How to change habits that are not useful (and replace them with those that are!)?

I’m sure that each and every one of us has at least 1 habit that makes us feel that our life would be much better, if we did NOT have or practice that habit!

Habits could be activities that one does, thoughts that one thinks, or words that one speaks.

Let’s just take a look at the wording that most of us use when we refer to this “habit” and why it HAS to be:

  • I am a…
  • I have this habit of…..
  • I am always like this…
  • It runs in my family…
  • I cannot control myself… I have to….
  • I MUST do it… I have no choice
  • I am addicted to….

And so on…

And when speaking about wanting to change, most people use the following words, or a variation thereof.

  • I have no will power..
  • I am fated to be this way…
  • It is too ingrained in me to change now…
  • I have “tried” many times, and cannot keep it up…
  • I get tempted too easily..
    • I am a……(usually a negative term about self)

And so on…..

It is not really important what words are used, or that there are many more variations. What matters is the core meaning that people convey about their ability to break the habit:

I do not have control over myself and I have ceded control to circumstances outside of myself.

The word “Habit” is explained as follows:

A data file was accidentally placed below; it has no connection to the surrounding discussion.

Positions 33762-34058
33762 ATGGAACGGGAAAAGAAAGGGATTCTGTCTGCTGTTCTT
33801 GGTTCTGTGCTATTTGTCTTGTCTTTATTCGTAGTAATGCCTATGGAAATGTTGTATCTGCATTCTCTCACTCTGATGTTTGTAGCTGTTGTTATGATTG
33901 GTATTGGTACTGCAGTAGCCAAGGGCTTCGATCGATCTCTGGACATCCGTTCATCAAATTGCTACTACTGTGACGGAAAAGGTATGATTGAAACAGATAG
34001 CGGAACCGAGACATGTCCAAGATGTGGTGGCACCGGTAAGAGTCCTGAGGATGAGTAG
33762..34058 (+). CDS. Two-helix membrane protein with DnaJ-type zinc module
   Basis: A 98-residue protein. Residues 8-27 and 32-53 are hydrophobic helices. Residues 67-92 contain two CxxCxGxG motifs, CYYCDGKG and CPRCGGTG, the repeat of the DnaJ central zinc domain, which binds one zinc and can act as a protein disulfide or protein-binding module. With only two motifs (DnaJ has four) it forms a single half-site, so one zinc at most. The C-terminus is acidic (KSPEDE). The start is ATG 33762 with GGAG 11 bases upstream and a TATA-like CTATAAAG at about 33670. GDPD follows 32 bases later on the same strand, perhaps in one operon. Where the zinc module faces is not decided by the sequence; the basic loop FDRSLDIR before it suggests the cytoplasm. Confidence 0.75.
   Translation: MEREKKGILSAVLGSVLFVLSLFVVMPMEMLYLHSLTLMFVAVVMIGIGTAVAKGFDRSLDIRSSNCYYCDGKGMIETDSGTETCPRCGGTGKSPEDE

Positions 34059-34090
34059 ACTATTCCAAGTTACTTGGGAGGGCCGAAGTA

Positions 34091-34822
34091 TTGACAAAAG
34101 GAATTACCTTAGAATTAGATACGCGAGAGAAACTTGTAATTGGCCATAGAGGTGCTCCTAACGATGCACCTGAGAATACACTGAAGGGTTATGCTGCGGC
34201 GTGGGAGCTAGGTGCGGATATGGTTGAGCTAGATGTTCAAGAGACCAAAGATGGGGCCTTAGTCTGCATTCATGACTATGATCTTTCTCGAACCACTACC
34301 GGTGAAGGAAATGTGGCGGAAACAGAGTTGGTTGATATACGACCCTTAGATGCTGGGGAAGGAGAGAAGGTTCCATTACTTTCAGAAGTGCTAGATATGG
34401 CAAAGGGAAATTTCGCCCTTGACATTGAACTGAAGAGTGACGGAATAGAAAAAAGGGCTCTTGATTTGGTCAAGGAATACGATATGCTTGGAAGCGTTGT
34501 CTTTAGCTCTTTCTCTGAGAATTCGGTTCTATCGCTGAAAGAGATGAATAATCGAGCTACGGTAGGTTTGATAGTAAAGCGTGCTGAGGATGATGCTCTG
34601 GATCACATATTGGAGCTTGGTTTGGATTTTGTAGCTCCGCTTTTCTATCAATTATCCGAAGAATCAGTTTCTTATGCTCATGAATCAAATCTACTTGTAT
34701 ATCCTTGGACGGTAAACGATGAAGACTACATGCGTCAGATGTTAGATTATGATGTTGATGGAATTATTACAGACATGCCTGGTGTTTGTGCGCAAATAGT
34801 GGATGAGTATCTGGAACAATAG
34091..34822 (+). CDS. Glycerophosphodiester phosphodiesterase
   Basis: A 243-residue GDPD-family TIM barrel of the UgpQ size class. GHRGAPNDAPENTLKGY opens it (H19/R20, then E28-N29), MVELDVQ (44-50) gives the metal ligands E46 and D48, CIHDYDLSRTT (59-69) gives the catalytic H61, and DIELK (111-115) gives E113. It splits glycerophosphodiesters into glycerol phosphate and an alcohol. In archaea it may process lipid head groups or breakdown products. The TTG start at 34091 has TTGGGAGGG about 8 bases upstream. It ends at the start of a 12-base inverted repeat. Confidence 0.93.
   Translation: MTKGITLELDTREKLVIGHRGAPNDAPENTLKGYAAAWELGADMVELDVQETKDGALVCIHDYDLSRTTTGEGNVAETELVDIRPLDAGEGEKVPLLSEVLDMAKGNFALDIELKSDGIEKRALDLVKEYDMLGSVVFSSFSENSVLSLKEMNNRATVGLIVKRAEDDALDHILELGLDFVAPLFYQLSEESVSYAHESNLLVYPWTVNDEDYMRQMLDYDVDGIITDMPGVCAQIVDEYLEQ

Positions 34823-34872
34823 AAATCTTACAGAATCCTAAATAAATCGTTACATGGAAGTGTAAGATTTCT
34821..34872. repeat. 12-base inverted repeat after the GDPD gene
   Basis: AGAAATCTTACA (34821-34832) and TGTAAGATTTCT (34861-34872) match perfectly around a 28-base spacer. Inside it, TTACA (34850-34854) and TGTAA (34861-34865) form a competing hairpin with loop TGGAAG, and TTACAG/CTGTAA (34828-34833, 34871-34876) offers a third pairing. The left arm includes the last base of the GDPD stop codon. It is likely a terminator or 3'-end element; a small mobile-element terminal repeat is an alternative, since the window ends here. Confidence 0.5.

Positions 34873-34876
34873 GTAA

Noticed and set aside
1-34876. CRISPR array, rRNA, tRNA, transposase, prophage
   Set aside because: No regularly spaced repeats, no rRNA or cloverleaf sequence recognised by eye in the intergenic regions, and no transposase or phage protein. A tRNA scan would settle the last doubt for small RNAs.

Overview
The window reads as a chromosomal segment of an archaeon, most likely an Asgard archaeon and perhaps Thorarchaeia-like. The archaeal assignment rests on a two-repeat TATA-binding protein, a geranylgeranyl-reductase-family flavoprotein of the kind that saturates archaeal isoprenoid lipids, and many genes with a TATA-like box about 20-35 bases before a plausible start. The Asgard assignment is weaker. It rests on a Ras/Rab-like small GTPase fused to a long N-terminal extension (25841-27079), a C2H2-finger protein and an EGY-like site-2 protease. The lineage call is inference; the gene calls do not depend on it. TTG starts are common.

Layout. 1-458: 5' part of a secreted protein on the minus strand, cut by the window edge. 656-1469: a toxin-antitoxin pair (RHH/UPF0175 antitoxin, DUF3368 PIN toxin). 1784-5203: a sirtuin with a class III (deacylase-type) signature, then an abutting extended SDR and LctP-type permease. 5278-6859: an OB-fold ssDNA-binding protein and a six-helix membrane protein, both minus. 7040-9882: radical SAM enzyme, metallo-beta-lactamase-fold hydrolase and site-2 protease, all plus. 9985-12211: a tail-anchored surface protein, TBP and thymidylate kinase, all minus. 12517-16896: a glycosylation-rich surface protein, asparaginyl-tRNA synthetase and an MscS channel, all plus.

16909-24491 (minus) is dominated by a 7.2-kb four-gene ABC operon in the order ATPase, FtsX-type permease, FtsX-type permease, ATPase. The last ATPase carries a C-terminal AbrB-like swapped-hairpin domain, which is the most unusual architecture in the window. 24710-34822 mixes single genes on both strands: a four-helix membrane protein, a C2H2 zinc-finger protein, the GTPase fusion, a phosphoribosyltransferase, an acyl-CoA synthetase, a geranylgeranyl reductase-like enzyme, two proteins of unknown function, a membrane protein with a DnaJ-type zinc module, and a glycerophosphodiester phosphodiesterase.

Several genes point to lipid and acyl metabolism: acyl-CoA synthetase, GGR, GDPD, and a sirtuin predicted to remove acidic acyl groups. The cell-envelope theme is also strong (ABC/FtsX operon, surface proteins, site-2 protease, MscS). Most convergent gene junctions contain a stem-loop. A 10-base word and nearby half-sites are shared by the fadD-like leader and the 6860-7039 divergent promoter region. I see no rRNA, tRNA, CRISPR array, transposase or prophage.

1. A recurrent, often unconscious pattern of behavior that is acquired through frequent repetition.
  2. An established disposition of the mind or character.
  3. Customary manner or practice
  4. An addiction, especially to a narcotic drug.

What is truly interesting to note from the above, is that “Habits” are acquired. None is born with a habit. So, it also follows that when one learns a habit (that is not useful), it is possible to unlearn that habit, by replacing it with another habit (That is useful!)

So, the question that’s probably uppermost in your mind is, “Fine –HOW do I do this?”

For a more detailed answer, you could kindly read the book “The Power of Habit”, by Charless Duhigg. What follows is a mixture of what is found in that book, along with information gained from others, and my own personal experiences of working with people.